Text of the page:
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Centennial graduate wins prestigious Marshall Scholarship
Sandra Dorning, a 2013 Centennial High School graduate, just landed a prestigious Marshall Scholarship that will pay her way for graduate work at any university she chooses in the United Kingdom.
The University of St. Andrews, in Fife, Scotland, founded in 1413, is Dorning's first choice for possible U.K. colleges.
"St. Andrews has a really amazing marine science program. It's on the coast right on the water," said the 2017 University of Oregon graduate. "I decided when I was 11 I wanted to study marine biology and that never changed."
Although she loves the research and science of marine biology, she's interested in working on policy issues to make sure oceans are protected and thriving.
She said St. Andrew's "marine ecosystem management program is exactly what I'm looking for."
She would also like to study at the eminent London School of Economics to study more policy and political science issues.
Although Dorning is surprised by the scholarship, others are not.
Dorning "is a bright, hard-working and engaged student who impressed me from the start as a student who was quite determined to make the most of her college education," said Ronald Mitchell, a University of Oregon political science professor.
He said Dorning "created opportunities for herself to bring together environmental science and political science" while at UO, and he expects she will "help improve environmental policy in the years ahead."
The Marshall Scholarships, given to only 40 U.S. students a year, pay for a graduate degree from a U.K college. The scholarship was created in 1953 by an act of the British Parliament and named in honor of former U.S. Secretary of State George Marshall.
Only about 3.5 percent of applicants receive a Marshall scholarship. Graduates of highly-selective colleges, such as Harvard University and Stanford University, dominate the roster of Marshall winners. The last time a University of Oregon graduate earned a Marshall was 2011.
Dorning comes from a home where education is valued. Her father is the dean of students at David Douglas High School and her mom works in the counseling office at Centennial High School.
Many family vacation trips to the Oregon Coast and countless hours of tide pooling, whale watching and just being at the shore gave Dorning a deep love for the ocean and its inhabitants.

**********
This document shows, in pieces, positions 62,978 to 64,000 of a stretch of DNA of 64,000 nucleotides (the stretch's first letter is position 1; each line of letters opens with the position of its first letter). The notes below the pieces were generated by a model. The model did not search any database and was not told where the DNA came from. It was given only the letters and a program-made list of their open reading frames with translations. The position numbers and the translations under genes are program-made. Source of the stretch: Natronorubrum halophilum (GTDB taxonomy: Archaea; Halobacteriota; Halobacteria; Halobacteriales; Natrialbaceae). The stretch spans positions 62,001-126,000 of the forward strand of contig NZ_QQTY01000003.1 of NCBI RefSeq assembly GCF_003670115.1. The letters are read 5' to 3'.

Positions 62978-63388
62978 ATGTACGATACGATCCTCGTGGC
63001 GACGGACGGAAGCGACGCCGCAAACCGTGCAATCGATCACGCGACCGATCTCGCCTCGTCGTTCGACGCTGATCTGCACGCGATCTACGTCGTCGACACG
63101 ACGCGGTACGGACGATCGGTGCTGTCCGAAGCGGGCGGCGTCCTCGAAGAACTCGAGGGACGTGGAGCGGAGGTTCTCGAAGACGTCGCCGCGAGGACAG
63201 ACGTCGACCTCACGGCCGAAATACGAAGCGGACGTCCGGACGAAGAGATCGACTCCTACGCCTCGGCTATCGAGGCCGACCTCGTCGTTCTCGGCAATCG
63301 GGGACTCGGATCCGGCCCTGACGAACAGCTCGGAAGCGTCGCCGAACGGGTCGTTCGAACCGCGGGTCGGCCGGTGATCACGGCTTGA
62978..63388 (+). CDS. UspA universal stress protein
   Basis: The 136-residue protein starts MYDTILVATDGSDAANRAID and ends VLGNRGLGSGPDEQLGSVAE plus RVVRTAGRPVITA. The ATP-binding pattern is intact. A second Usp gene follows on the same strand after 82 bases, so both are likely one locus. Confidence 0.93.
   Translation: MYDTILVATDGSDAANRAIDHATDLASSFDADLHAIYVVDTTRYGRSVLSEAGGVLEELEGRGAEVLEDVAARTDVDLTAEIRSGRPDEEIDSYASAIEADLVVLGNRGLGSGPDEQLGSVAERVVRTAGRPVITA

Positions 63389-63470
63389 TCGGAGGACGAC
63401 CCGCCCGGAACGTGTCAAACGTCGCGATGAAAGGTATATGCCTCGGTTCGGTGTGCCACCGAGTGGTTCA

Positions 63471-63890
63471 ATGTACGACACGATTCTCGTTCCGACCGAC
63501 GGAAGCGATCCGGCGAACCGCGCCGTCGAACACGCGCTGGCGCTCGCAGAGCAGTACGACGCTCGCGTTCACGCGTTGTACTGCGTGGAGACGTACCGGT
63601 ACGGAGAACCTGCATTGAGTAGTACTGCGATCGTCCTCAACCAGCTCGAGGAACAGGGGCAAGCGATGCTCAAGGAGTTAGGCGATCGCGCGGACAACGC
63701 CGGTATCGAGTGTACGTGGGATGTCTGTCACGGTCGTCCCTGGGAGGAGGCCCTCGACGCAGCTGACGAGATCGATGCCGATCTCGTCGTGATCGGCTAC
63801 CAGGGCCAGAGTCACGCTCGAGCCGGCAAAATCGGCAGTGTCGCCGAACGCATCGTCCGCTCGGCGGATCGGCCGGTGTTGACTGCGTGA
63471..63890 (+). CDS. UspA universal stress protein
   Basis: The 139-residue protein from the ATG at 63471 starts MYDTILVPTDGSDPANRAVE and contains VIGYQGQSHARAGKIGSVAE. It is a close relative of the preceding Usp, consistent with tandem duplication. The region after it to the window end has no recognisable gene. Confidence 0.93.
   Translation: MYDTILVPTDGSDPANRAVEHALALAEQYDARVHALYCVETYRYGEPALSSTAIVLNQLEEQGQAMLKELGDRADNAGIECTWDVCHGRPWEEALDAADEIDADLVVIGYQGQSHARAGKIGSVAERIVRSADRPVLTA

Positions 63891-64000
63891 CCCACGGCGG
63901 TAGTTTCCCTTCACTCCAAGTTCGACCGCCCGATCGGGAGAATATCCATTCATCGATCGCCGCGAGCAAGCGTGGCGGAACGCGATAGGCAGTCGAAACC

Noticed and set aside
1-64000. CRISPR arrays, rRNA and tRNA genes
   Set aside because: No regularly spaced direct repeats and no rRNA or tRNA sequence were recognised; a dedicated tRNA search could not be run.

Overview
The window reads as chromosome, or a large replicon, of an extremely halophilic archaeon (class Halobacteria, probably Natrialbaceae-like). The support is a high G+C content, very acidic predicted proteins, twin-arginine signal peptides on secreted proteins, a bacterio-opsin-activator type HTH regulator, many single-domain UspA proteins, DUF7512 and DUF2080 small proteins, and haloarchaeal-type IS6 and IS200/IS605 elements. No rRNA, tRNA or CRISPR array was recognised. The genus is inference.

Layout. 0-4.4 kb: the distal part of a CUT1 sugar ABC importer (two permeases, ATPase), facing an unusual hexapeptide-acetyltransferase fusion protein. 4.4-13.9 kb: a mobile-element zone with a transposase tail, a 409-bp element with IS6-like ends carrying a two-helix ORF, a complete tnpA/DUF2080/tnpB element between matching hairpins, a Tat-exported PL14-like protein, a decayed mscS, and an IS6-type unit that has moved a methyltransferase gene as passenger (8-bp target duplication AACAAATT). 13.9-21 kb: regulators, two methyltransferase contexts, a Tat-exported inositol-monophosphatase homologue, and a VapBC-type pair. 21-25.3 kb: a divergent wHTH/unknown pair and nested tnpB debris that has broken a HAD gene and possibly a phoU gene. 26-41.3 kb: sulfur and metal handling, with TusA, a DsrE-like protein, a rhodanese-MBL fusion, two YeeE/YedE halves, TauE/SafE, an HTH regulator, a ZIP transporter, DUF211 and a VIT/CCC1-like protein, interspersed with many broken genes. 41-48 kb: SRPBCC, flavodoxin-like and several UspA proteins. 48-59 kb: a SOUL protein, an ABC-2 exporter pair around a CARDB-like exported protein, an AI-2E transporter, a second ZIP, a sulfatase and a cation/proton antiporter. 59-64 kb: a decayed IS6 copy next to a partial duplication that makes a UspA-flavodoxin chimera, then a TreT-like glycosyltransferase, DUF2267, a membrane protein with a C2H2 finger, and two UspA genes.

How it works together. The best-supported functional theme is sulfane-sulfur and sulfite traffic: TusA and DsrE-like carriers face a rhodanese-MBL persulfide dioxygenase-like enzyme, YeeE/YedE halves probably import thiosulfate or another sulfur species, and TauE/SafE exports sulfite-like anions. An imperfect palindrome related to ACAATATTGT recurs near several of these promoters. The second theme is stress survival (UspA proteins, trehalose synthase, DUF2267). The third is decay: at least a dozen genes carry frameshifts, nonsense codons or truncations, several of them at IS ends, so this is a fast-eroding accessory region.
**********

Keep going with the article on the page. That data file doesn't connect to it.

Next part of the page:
When she was in fifth grade at Butler Creek Elementary School she was required to do a presentation. "I chose killer whales," she said, and described an "all-out," well-researched slide show with killer whale sounds playing as she made her presentation. "Yes, I got a good grade," she said, grinning.
At UO she was able to do three semesters of study at the college's Oregon Institute of Marine Biology, a 100-acre marine station in Charleston, at the mouth of Coos Bay.
"It's a really amazing program," she said. "Every day you are out in the field. It's very hands on."
As a winner of another distinguished scholarship, the National Oceanic and Atmospheric Administration's Ernest Hollings Scholarship, she studied the acoustic behavior of Omura's whales off the coast of Madagascar.
That research was done in the summer of 2016, as an intern at the Woods Hole Oceanographic Institution in Massachusetts.
"No, I didn't get to actually go to Madagascar. I was processing these audio recordings of their different calls" in Woods Hole, she said. The project was to try to learn more about these newly-discovered whales.
Dorning said if more is understood about how often Omura's call, what characterizes the calls and other vocalizing data, scientists will understand more about where they are swimming, where they are distributed, where they stay all year and other information.
During her years as an undergraduate, Dorning had other research experiences.
In her senior year, she was editor-in-chief for the "Oregon Undergraduate Research Journal." Her thesis for the Clark Honors College involved researching methods to mitigate the spread of an invasive species of sea squirt in the Coos Estuary. She studied jelly fish blooms off the Oregon Coast.
"The massive blooms of jelly fish are a nuisance for fisherman," she said. She looked into why the blooms happen and "what human activity might be contributing to that."
Professor Mitchell praised a paper on tuna Dorning did for his class that combined science and public policy.
"She evaluated the influence of a treaty regulating the catch of bluefin tuna in the Pacific Ocean to see whether countries caught fewer fish than they would have otherwise, he said.
"Sandra did a superb job of evaluating whether other influences on tuna catch could explain the declines she saw in the data. She combined theory and evidence in a compelling argument about the increasing success of this treaty over time."
Dorning counts herself lucky with all the rich study experiences she has already had.
"I've had great opportunities to work on many (research) projects. They were really eye-opening," she said and added that she wants to use the information to address "all the threats to marine environments."
By better understanding the competing demands on the oceans, she wants to help answer the question "how can we decide to divvy up resources so we can create sustainable fisheries, so we can support the world for years to come."
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